You could look at timeBeginPeriod to see if you can set the timeslice to something smaller:



    • #3
      Hi Rob,
      Welcome to the world of the serial port

      Some minor things are missing for a better explanation, but having worked with multiple devices the last 10 years with serial ports, I think I can bring some of it into perspective.

      1.) MSCOMM in its day was great (For general purposes), but lacking when needing precise timing. (I could say the same about MarshallSoft, but they got the job done better than M$ did)

      2.) What is the device you are trying to communicate with? (This could have its own "quirks"

      3.) The general format (in your configuration) would be
      Baud: 9600 Bits/Sec - Average not dead on timing
      Bits per character (ANSI): 8
      Characters: 8 bits/byte + 1 start Bit + 1 Stop Bit
      Minimum transmission per character: 8.3333333333333333333333333333333e-4 ms (And is really longer due to start/stop bits and whatever else the computer may be doing at the time.)

      All the above can account for the "General Rule of Thumb" that timeouts would be 100ms (Anything less than this is bound to NOT produce the correct results unless extreme care is taken for what is happening outside of your code.)

      I will see if I can locate some of my code to demo how even 1 character may not be retrieved within an expected 1ms (1Ms is > 0.8 ms so you would think you would have a response, but the real response could be 10ms, 30 ms or even 80ms)
      Engineer's Motto: If it aint broke take it apart and fix it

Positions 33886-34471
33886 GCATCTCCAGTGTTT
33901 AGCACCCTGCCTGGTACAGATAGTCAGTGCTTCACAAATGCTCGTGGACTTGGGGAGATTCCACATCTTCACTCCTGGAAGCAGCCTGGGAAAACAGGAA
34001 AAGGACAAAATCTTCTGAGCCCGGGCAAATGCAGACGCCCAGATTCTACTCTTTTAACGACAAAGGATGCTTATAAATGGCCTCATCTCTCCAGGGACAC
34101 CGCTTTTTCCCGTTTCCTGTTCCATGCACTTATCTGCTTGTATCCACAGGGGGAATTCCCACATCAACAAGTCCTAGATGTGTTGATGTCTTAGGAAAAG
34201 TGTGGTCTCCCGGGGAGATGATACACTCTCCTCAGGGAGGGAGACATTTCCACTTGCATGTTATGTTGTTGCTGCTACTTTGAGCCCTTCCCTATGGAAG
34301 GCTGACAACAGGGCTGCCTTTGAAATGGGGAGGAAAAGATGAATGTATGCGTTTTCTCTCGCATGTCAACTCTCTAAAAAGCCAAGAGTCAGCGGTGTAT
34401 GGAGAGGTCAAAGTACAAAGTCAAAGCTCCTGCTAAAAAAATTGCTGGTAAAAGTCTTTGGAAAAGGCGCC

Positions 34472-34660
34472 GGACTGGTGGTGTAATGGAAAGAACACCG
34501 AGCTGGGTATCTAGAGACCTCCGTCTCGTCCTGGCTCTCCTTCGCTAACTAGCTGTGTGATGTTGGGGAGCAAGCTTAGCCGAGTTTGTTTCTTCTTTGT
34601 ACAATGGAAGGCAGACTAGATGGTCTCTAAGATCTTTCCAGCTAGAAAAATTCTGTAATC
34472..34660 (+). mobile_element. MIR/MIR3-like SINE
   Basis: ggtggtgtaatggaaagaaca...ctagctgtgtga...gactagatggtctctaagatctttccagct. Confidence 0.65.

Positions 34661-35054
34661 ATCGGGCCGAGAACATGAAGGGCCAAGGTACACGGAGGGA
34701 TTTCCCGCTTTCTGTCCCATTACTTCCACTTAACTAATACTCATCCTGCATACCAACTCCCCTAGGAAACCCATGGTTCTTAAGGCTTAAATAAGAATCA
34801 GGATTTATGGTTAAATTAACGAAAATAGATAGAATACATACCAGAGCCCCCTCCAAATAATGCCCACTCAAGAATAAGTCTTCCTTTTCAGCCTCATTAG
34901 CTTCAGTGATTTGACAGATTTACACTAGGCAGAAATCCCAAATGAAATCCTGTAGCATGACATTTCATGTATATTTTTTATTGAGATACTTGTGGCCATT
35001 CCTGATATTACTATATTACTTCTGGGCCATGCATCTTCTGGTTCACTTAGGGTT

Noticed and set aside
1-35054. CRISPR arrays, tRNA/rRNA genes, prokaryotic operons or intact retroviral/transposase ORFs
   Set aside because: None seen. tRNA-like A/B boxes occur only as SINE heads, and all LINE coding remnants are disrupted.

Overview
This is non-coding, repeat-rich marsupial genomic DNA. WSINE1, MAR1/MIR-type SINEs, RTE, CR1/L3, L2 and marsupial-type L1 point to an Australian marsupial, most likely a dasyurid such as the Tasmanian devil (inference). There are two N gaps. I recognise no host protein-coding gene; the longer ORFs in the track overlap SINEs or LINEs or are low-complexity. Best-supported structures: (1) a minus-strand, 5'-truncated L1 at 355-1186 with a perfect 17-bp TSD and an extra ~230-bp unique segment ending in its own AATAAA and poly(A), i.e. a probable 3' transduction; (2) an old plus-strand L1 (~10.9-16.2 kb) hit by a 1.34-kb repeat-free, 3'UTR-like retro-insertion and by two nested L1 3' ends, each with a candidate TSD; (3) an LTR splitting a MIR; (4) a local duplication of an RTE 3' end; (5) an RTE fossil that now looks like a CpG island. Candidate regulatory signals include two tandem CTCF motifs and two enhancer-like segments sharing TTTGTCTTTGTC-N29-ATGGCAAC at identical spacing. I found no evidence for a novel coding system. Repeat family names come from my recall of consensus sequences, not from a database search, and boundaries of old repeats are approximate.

"If at 1st you don't succeed... call it version 1.0"

      "Half of Programming is coding"....."The other 90% is DEBUGGING"

      "Document my code????" .... "WHYYY??? do you think they call it CODE? "


      • #4
        If the timeout accuracy isn't too important you could use something like this to ensure the receive response is 'snappier'..
        #Include ""
            IF COMM(#nComm, RXQUE) THEN      'flush the buffer
                COMM RECV #nComm, COMM(#nComm, RXQUE), rStr
            END IF
            COMM SEND #nComm, SndString
            t1??? = timeGetTime
            ' The timeGetTime function retrieves the system time, in milliseconds. 
            ' The system time is the time elapsed since Windows started. (NB. Count rolls every 49.71 days)
            DO UNTIL i& >= numbytes OR t2??? - t1??? >= 100  'time out after 100 ms (or so)
              k& = k& + 1
              t2??? = timeGetTime
              i& = COMM(#nComm, RXQUE)
            COMM RECV #nComm, i&, RcvString
        For more info on the limitations of SLEEP and some useful test code, see David Roberts' post here..
        Last edited by Dave Biggs; 26 Jul 2009, 10:43 PM. Reason: sp
        Rgds, Dave


        • #5
          Thanks heaps!

          Once again. Thanks for the really helpful replies. There is certainly something there to solve this problem and get me entirely bamboozled.

          For Cliff: I have been working with various versions of this device for years many different platforms including Palms, Wilke Tiger devices and Bluetooth links. It runs up to 57,600 baud happily but the manufacturer is making it much faster. This timing stuff is becoming more important. I am used to reading large lumps of data in one go, such as a whole logger full, but I am now doing more with smart sensors that have to be prodded just so to get the data out.